About 8 a.m. on March 17, 1962, an armed robber entered the business premises of the Diamond Cab Company in Baltimore, Maryland. He took some $363 and ran. Two cab drivers in the vicinity, attracted by shouts of "Holdup," followed the man to 2111 Cocoa Lane. One driver notified the company dispatcher by radio that the man was a Negro about 5'8" tall, wearing a light cap and dark jacket, and that he had entered the house on Cocoa Lane. The dispatcher relayed the information to police who were proceeding to the scene of the robbery. Within minutes, police arrived at the house in a number of patrol cars. An officer knocked and announced their presence. Mrs. Hayden answered, and the officers told her they believed that a robber had entered the house, and asked to search the house. She offered no objection.4

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The officers spread out through the first and second floors and the cellar in search of the robber. Hayden was found in an upstairs bedroom feigning sleep. He was arrested when the officers on the first floor and in the cellar reported that no other man was in the house. Meanwhile, an officer was attracted to an adjoining bathroom by the noise of running water, and discovered a shotgun and a pistol in a flush tank; another officer who, according to the District Court, "was searching the cellar for a man or the money" found in a washing machine a jacket and trousers of the type the fleeing man was said to have worn. A clip of ammunition for the pistol and a cap were found under the mattress of Hayden's bed, and ammunition for the shotgun was found in a bureau drawer in Hayden's room. All these items of evidence were introduced against respondent at his trial.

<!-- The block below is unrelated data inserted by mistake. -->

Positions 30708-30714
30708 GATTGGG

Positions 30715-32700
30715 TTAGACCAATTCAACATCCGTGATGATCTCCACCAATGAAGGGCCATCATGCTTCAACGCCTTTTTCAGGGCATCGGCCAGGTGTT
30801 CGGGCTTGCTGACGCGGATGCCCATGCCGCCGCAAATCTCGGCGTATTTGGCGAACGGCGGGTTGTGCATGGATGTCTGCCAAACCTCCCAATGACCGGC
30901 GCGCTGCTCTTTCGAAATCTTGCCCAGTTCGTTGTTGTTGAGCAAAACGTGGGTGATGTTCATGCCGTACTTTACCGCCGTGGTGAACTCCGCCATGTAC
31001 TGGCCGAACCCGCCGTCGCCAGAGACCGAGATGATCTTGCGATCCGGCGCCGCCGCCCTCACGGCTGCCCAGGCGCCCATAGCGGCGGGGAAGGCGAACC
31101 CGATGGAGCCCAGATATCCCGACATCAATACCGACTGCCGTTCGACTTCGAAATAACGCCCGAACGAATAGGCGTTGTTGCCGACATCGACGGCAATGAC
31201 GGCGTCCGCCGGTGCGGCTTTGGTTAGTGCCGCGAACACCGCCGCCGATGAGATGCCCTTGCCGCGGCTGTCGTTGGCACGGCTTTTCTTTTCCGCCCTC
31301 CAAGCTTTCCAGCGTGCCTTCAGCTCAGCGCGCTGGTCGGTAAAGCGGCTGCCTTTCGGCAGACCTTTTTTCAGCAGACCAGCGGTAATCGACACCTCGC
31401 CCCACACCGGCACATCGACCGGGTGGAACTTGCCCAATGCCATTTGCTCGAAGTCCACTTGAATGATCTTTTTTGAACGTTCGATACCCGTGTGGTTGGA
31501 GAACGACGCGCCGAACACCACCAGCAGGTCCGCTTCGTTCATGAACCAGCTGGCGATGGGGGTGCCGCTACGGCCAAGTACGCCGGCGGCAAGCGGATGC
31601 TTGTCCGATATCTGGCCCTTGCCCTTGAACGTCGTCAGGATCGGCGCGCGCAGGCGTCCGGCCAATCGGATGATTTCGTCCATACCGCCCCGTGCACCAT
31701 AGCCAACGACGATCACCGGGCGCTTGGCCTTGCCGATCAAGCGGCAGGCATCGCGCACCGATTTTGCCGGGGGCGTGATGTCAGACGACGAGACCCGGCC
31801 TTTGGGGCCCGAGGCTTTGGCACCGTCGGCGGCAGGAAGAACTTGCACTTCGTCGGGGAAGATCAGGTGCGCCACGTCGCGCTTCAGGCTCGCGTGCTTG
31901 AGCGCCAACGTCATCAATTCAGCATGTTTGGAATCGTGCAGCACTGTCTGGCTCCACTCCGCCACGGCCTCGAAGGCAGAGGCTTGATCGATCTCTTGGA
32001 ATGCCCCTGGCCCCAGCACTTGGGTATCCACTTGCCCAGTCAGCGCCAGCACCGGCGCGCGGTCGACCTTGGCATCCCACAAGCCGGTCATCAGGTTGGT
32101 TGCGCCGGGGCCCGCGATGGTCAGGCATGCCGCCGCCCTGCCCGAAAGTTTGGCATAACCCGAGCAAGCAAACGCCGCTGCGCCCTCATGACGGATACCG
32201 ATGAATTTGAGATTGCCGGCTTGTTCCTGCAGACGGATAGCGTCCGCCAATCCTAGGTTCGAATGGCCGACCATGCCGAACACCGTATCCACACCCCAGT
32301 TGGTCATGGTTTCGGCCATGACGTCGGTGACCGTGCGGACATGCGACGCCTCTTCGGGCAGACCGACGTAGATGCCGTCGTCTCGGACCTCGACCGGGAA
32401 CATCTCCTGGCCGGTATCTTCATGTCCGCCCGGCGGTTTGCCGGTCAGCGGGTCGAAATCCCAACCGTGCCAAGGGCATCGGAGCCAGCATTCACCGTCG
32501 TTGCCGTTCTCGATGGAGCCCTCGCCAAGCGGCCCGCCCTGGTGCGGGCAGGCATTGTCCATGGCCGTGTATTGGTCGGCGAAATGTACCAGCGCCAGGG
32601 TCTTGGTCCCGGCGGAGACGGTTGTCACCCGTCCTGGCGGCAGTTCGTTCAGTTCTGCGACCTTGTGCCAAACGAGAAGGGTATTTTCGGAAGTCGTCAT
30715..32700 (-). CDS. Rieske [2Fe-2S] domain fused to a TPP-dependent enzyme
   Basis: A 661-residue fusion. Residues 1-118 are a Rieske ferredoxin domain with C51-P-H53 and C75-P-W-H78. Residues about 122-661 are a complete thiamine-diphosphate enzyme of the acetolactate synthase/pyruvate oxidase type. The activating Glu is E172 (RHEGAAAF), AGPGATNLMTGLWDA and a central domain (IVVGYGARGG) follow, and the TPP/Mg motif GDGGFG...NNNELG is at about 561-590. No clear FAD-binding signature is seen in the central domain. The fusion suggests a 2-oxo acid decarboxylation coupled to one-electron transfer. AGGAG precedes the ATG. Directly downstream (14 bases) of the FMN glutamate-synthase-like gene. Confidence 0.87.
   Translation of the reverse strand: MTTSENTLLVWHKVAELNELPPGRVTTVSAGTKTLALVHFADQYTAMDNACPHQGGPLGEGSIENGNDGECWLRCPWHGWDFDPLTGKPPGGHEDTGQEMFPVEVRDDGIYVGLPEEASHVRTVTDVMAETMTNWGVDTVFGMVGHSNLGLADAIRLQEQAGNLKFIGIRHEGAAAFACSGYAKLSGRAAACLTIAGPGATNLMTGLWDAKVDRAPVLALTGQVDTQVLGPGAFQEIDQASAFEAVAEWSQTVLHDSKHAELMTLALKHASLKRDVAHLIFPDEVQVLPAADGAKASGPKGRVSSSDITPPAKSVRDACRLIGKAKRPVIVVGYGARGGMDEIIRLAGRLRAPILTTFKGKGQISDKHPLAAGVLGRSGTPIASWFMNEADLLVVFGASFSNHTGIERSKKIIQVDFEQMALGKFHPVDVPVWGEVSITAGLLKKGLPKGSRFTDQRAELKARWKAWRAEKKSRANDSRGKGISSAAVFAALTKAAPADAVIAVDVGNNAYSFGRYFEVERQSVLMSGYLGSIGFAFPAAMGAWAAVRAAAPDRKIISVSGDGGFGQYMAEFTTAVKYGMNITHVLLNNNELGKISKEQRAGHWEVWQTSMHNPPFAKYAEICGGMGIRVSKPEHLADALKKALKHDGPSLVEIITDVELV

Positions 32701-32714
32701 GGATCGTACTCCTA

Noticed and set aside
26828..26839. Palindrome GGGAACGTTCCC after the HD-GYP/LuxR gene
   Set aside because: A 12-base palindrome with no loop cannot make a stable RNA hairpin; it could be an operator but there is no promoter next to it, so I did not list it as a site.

We agree with the Court of Appeals that neither the entry without warrant to search for the robber, nor the search for him without warrant was invalid. Under the circumstances of this case, "the exigencies of the situation made that course imperative." McDonald v. United States, 335 U.S. 451, 456. The police were informed that an armed robbery had taken place, and that the suspect had entered 2111 Cocoa Lane less than five minutes before they reached it. They acted reasonably when they entered the house and began to search for a man of the description they had been given and for weapons which he had used in the robbery or might use against them. The Fourth Amendment does not require police officers to delay in the course of an investigation